ElderBranch Examines the Landscape as States Consider Expanding Nurse Practitioner Autonomy

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The current legislative debate over California’s Senate Bill 491, which would expand nurse practitioners’ ability to practice without the oversight of a physician, is representative in many ways of the discussions playing out in state capitols nationwide. ElderBranch examined this hot-button topic and found that concerns over patient safety are not supported by peer-reviewed research studies and that nurse practitioners represent a high quality option to fill the primary care shortage.

Current Nurse Practitioner Practice Authority by State

According to the Association of American Medical Colleges, the United States currently has a shortage of 9,000 primary care physicians. With the expansion of insurance coverage under the Patient Protection and Affordable Care Act, that figure is expected to grow to 65,800 by 2025. The situation is similarly bleak for seniors seeking specialized geriatric care, with a shortage of 10,100 geriatricians today; a figure that will grow as 10,000 baby boomers hit retirement age per day between now and 2030.

As discussed in more detail by ElderBranch, efforts are underway across the country to expand the authority granted to nurse practitioners (NPs) to help meet the large and growing demand for primary care services. According to the National Conference of State Legislatures, 178 proposals to expand the types of services that 22 different health care professions, including NPs, can offer have been considered in 2013. Massachusetts, Michigan, Pennsylvania, New Jersey, and Nebraska are currently considering laws that would give NPs total independence, and California is now considering a scaled-back version of a similar bill.

What is a Nurse Practitioner?

Nurse practitioners are registered nurses (“RNs”) who have acquired, through a master’s, postgraduate, or doctorate degree, advanced clinical knowledge and skill in diagnosing, determining treatments, and prescribing medications. Upon completion of graduate education, NPs are able to evaluate patients; diagnose, order and interpret tests; initiate and manage treatments; and prescribe medications.

A Review of the Research Suggests NPs Provide High Quality Care

In 1981, the United States Office of Technology Assessment published a seminal report, titled “The Costs and Effectiveness of Nurse Practitioners.” The report found that the quality of medical care services provided by NPs is “at least comparable to the quality of services provided by physicians themselves. Furthermore, in some cases, physician extenders (NPs) have shown performance superior to physicians in symptom relief, diagnostic accuracy, and patient satisfaction.”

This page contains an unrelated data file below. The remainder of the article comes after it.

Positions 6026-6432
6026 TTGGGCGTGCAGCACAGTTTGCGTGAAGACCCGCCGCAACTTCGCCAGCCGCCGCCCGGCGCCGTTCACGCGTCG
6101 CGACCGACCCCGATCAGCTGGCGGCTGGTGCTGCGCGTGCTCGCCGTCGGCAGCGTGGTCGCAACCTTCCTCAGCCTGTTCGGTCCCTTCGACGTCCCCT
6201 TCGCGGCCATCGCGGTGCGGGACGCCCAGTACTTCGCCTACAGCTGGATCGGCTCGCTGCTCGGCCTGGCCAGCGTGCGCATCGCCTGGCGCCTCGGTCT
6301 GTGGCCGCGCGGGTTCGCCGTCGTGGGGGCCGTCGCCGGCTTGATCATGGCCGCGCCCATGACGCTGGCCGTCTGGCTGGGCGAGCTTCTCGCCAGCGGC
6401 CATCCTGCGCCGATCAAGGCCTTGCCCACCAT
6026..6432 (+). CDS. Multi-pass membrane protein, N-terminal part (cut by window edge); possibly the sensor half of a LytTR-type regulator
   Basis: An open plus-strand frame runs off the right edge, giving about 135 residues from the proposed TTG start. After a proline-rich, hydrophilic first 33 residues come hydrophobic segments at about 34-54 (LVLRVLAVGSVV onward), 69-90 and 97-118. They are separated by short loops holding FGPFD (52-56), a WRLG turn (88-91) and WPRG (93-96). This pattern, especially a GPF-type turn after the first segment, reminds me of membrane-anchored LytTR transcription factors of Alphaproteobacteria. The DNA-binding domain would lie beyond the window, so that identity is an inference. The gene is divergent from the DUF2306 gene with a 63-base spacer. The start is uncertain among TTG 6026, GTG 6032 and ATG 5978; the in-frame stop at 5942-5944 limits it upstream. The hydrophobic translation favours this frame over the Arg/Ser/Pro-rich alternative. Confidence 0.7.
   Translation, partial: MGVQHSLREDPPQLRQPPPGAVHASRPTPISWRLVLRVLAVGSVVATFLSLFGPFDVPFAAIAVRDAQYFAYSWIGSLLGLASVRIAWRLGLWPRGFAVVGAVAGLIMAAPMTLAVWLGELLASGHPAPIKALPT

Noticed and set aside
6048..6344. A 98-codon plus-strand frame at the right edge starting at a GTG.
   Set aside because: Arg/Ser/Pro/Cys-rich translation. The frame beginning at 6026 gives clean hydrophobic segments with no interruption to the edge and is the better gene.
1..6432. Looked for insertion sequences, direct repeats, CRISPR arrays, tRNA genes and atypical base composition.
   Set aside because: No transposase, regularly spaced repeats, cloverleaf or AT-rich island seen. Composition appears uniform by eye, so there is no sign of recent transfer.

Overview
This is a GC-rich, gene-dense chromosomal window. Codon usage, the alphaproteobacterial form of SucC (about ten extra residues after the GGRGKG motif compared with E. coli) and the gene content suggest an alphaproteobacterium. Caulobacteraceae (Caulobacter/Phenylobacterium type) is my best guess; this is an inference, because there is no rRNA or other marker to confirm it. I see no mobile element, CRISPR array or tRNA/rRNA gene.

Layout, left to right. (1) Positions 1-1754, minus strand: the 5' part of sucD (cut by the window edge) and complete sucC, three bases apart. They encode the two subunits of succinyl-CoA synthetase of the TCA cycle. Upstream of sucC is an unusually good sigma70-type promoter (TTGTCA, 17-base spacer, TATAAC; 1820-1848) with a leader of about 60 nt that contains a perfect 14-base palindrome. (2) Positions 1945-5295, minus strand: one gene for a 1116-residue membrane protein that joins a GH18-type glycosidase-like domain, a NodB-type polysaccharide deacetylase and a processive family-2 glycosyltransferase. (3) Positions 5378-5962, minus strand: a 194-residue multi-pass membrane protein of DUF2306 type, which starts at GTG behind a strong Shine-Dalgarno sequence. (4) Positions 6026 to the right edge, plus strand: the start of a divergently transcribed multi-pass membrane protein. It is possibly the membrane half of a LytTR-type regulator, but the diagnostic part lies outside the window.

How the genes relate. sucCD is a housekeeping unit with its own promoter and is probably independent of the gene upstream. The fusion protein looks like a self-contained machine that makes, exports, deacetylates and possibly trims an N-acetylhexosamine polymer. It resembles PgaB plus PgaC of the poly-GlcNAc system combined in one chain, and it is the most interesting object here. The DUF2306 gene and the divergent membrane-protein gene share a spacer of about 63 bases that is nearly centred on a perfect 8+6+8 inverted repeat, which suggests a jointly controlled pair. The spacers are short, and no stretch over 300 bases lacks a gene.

Over the past 32 years since this report, there have been hundreds of studies published in peer-reviewed journals that have all come to a similar conclusion: nurse practitioners can be substituted for physicians in a significant portion of medical services with at least comparable, and sometimes better, outcomes.

The overwhelming evidence supporting greater use of nurse practitioners has started to catch the attention of legislators. In December 2012, the National Governor’s Association (NGA) reviewed 22 articles comparing the care of NPs and primary care physicians. The NGA found that NPs provided at least equal quality as compared to physicians in terms of patient satisfaction, time spent with patients, prescribing accuracy, and the provision of preventative education, as well as more outcomes-related measures such as decreased cholesterol, blood pressure, and weight. The NGA’s report, titled “The Role of Nurse Practitioners in Meeting Increasing Demand for Primary Care,” concluded that “to better meet the nation’s current and growing need for primary care providers, states may want to consider easing their scope of practice restrictions and modifying their reimbursement policies to encourage greater NP involvement in the provision of primary care.”

Nurse Practitioner Regulations Vary Significantly by State

Despite the large body of evidence that NPs provide high quality primary care, only 17 states and the District of Columbia currently provide for NPs to work at the peak of their training and licensure without the supervision of physicians, in keeping with NGA recommendations. In these states, NPs are able to set up their own primary care practices and see patients autonomously, significantly increasing the supply of primary care services.

An additional 8 states allow nurse practitioners to diagnose, treat, and refer patients independently, but not prescribe medications without the involvement of a physician. The remaining 25 states require that physicians be involved in NPs’ decisions on diagnoses and/or treatments.

The current and growing shortage of primary care physicians and geriatricians will ultimately necessitate that state and federal regulators make changes to ensure that access to care meets the increased demand associated with expanded insurance coverage and a larger geriatric population. Most proposals to increase primary care services have focused on increasing the number of residency slots in internal medicine or implementing loan forgiveness programs for primary care physicians. While these are important and potentially effective proposals, an alternative and evidence-based approach, that is also more cost effective, would be to remove scope of practice laws for nurse practitioners nationwide.

About ElderBranch

ElderBranch is an online information portal that helps people find and evaluate long-term care providers. ElderBranch’s mission is to support users in making the best decision possible for themselves and their loved ones.

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Anila Sitaram Venkat
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